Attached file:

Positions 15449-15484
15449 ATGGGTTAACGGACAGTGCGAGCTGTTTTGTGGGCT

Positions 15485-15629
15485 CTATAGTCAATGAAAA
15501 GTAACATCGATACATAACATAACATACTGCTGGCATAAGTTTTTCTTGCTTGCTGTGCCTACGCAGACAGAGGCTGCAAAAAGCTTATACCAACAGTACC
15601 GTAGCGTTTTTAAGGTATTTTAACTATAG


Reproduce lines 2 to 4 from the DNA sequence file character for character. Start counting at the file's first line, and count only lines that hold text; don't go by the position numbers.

15449 ATGGGTTAACGGACAGTGCGAGCTGTTTTGTGGGCT

Positions 15485-15629
15485 CTATAGTCAATGAAAA